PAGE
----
Today’s Queen’s Speech, setting out the government’s legislative programme for the next year, is expected to include rental reform.
It’s thought one measure will be the long-awaited Renters Reform Bill, first promised in spring 2019.
This is expected to ban Section 21 evictions, strengthen the Section 8 notice process, create a scheme of ‘lifetime deposits’ for tenants to make it less expensive for renters to move home.
Campaigning charity Shelter is pushing for the government to introduce the Bill and make a pledge to that end today.
In a blog setting out a wish list for the speech, Shelter says: “Private renters have been waiting since 2019 for the government to follow through on the promise to scrap Section 21 ‘no fault evictions.’ It was something government said it would do in last year’s Queen’s Speech and is a huge bit of unfinished business.”
The campaigning charity admits it understands the government timetable may have been derailed by Coronavirus but it insists this commitment cannot slip further. “The pandemic has exposed exactly why reform of the private rented sector is so urgently needed. Due to the precarious nature of renting, the government had to step in and ban all evictions from the sector to avoid a wave of homelessness” it says.
“Our latest research shows that over three million private renters have been forced to live in unsafe or unhealthy conditions. The fear of being served with a ‘no-fault’ eviction notice stops renters from complaining about their living conditions, meaning bad landlords are not held to account.”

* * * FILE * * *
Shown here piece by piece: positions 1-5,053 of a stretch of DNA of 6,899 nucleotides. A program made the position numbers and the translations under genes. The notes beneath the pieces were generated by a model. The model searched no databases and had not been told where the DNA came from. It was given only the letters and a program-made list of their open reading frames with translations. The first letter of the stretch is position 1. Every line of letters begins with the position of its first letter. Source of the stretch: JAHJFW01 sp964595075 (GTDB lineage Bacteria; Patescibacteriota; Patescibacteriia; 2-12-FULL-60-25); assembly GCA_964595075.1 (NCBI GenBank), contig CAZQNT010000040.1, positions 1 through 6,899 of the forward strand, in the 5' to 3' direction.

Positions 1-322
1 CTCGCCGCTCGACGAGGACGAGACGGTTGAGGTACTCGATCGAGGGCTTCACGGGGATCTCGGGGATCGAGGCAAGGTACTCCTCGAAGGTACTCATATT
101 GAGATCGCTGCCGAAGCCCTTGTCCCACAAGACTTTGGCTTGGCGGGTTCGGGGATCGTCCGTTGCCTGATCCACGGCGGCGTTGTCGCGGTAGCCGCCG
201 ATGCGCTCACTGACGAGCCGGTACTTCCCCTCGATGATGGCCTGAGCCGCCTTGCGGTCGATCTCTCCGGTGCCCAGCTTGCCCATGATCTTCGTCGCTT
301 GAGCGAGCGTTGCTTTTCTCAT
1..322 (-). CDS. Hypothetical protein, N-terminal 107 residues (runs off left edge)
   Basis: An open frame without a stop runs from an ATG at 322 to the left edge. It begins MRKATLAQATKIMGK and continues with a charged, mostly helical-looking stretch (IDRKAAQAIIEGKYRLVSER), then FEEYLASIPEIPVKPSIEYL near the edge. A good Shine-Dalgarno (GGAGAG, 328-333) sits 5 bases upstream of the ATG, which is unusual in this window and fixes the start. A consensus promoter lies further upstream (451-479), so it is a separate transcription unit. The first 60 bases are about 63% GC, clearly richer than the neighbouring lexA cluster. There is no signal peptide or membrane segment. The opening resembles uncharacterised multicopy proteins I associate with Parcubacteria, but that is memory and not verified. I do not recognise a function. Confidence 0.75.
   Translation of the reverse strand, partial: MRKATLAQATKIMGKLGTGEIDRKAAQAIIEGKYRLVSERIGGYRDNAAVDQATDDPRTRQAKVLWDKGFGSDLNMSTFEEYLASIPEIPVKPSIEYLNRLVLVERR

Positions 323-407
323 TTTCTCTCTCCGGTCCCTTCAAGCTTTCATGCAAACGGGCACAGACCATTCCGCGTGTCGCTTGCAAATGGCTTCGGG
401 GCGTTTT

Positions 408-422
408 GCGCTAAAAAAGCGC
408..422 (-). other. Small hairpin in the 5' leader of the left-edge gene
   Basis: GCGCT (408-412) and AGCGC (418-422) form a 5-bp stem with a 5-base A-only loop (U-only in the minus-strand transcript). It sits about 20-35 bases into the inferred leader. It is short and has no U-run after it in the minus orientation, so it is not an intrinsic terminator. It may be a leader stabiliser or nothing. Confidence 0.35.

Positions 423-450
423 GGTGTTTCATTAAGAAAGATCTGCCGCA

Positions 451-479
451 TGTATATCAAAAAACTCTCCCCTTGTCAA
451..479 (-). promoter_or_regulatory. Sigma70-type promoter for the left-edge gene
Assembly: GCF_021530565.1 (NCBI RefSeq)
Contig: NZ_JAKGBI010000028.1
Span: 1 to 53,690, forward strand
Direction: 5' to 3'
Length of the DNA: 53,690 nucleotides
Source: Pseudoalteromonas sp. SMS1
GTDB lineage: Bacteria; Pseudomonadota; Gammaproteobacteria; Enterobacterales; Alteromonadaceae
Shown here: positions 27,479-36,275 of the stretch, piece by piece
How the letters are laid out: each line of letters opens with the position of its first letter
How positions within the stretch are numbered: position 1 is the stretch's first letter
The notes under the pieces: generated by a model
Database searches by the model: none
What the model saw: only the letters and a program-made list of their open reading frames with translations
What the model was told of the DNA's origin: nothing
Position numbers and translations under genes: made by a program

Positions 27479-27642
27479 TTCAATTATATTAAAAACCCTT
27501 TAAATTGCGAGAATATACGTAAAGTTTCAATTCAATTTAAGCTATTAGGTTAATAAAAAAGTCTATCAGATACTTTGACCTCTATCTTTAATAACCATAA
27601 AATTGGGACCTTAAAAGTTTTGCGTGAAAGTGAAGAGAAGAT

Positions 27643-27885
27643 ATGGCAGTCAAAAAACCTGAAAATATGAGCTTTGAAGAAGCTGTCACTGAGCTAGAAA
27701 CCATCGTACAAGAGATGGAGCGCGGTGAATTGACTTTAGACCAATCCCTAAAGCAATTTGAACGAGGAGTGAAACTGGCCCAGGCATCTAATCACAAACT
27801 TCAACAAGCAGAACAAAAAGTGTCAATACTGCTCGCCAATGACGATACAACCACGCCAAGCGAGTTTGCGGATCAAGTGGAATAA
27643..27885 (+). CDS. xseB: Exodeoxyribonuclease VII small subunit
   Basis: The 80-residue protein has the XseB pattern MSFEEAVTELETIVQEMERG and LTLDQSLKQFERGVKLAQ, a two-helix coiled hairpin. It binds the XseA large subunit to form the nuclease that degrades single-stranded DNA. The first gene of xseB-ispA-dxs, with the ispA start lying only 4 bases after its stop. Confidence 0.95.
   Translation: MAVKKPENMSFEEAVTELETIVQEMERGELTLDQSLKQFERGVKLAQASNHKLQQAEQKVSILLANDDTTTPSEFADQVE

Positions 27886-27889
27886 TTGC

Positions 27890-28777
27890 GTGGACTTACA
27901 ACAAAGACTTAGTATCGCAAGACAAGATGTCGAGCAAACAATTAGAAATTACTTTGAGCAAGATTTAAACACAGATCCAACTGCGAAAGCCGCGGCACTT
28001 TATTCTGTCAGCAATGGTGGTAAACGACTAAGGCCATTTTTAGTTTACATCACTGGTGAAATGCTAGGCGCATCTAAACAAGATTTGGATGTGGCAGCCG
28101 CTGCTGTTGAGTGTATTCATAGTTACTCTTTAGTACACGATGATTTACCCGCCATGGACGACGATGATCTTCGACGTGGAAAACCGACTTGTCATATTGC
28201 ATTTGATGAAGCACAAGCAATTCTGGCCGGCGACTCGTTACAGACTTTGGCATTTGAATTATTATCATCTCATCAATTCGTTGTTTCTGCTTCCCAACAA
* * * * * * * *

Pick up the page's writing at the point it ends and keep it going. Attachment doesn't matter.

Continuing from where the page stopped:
Shelter claims that in the past 20 years, the sector has doubled in size and that now families and older people are struggling in privately rented homes that offer little security or routes to redress when things go wrong.
“The government has acknowledged the problems in the sector, now they must get on and deliver the solutions.
“Throughout the past 18 months, our homes were meant to have been the first line of defence against coronavirus – the Queen’s Speech must ensure that they are genuinely safe and suitable for those who live in them. It can do that by making sure that renters, both social and private, get reforms to regulation that will make them safer and more secure in their homes. And by making sure that planning reform helps to tackle our shortage of social homes, rather than making it worse.”
The speech is also expected to announce new legislation to overhaul the planning system in England.
The government unveiled proposals last summer to replace case-by-case assessment of planning applications with a new zoning system.
The government says this will speed up the planning process and help councils to meet new house-building targets.